Asthma In Older Adults

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Asthma in elderly is undertreated and has led to increased morbidity and mortality. Aging affect airway responses and immune function and influence the effectiveness of emerging therapies. Asthma in older adults is divided into two groups; long standing that had the disease from childhood and late onset asthma. Physiological changes that occur during aging decrease the lungs functional capacity. Aging reduces the capacity of DNA repair affecting lungs to regenerate and overtime pulmonary function becomes compromised. Due to this changes pulmonary function test used in diagnosis asthma does not distinguish superimposed active disease. Asthma in older adults shows symptoms which are similar to COPD making it difficult to diagnose and treat (Al-Alawi, …show more content…
Asthma is heterogeneous disease and it has shown increasing emergence of varying phenotype. As a result, taking a comprehensive clinical history, environmental exposures and medication history is critical in diagnosing and managing asthma. Asthma management in in old adults is the same as for all ages. A multidimensional intervention strategy is the best in the management of asthma in the older adult. These interventions include pharmacotherapy, individual rehabilitation, and social interventions. Addressing specific age-related issues such as comorbidities and acute care complications improves quality of life and cost-effectiveness if asthma is management appropriately. Effective therapeutic management for asthma includes education, monitoring, effective control environmental factors and pharmacological (Al-Alawi, Hassan &Chotirmall …show more content…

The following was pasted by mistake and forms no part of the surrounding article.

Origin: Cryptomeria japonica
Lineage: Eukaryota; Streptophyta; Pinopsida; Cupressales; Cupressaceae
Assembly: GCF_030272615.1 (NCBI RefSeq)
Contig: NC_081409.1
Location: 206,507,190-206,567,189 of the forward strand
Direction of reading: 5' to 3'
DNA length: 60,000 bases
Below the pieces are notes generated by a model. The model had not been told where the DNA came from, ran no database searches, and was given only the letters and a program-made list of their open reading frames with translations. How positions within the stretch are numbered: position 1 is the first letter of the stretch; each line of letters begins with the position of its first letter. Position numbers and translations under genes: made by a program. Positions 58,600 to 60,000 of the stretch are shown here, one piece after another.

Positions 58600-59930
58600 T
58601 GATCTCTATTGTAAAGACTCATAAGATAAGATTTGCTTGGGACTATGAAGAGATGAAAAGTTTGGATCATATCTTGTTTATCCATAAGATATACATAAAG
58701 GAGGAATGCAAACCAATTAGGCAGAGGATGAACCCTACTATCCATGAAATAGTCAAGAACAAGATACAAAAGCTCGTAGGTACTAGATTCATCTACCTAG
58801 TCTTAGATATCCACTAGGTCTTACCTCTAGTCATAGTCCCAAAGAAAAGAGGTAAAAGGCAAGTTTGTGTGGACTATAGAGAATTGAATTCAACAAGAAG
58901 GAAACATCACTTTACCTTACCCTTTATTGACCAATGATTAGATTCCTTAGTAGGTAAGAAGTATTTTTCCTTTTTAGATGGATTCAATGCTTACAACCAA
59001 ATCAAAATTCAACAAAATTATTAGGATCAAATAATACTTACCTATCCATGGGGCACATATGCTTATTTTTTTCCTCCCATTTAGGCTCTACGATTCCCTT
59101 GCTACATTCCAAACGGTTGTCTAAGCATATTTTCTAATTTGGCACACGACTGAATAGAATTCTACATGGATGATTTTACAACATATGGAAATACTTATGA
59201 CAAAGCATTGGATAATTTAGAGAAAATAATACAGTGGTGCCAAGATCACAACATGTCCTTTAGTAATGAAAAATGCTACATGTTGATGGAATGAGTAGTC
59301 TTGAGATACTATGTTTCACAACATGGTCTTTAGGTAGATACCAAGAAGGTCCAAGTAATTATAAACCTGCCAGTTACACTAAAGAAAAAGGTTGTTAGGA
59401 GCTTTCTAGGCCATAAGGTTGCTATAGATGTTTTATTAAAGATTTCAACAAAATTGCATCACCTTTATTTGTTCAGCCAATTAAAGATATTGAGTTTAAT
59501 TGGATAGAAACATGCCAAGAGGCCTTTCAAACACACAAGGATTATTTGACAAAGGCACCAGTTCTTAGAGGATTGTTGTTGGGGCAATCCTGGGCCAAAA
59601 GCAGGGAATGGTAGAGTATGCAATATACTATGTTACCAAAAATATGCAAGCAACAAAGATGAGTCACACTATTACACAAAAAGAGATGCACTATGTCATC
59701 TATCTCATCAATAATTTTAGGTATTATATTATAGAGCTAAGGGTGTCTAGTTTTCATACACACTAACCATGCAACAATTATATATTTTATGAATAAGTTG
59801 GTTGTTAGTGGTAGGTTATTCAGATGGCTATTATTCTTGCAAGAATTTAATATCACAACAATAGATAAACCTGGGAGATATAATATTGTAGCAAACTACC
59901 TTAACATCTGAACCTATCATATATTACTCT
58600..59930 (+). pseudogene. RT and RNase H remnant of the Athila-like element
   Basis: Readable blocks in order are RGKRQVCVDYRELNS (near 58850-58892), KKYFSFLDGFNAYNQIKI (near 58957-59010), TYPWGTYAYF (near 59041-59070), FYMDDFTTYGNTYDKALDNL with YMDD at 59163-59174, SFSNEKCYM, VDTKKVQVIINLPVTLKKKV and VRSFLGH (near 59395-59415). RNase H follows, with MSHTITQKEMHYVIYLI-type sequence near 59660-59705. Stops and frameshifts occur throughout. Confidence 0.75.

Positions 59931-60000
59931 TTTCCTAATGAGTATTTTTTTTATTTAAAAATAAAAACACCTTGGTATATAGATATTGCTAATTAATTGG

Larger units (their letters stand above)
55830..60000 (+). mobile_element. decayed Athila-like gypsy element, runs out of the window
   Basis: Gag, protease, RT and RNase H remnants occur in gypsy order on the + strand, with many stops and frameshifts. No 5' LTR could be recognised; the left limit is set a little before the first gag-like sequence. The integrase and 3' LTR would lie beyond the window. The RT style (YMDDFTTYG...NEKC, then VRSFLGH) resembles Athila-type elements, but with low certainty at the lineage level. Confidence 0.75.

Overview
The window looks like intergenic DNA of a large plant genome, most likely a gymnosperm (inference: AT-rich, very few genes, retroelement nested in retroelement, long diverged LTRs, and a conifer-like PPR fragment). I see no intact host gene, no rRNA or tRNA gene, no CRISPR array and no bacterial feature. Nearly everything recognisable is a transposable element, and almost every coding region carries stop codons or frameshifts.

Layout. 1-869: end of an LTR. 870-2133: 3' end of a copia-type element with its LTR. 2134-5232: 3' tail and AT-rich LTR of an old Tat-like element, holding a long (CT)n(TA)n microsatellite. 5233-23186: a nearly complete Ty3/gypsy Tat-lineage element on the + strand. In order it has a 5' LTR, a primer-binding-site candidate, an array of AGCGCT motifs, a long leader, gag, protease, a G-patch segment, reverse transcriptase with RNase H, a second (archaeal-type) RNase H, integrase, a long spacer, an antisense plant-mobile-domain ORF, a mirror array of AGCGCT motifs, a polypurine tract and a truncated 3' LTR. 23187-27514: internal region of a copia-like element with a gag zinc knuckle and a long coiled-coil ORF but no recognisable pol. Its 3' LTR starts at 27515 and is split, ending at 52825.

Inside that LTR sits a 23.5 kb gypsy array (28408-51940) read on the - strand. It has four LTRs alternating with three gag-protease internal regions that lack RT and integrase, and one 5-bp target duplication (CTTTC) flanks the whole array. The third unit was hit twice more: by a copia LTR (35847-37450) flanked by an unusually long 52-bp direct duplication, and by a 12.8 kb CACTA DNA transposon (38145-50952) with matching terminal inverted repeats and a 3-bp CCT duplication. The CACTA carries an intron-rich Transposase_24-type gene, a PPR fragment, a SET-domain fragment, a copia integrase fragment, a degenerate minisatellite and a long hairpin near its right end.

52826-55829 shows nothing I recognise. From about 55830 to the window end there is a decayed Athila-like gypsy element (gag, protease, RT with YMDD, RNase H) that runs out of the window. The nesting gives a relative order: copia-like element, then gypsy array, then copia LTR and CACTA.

Guidelines for asthma management recommend a stepwise approach. Every step, preferred options are explored to manage asthma. The stepwise approach to therapy it is recommended to increase the treatment options for uncontrolled asthma and decrease amount treatment options for controlled asthma to maintain control and to reduce the risk of side effects (Melani, 2013).
Deciding which stepwise approach is appropriate for a patient depends on whether long-term control therapy is being initiated for the first time or whether therapy is being adjusted. Controlled asthma should be monitored by health care professionals and patients at regular intervals. Follow ups depends on the severity of asthma and how the patients is doing with self-management. Usually the patient is seen approximately 1-3 months following short exacerbations after the initial visit and every three months (Melani, 2013).
Corticosteroids use is recommended for partly controlled and uncontrolled asthma. Several studies shows that inhaled corticosteroids are effective in asthma control. Inhaled corticosteroids are often the treatment of choice because of their anti-inflammatory activity and low incidence of side effects in the elderly. During acute asthma exacerbation, Inhaled beta agonists are recommended. Short acting beta agonist such as albuterol is the most commonly used (Melani,

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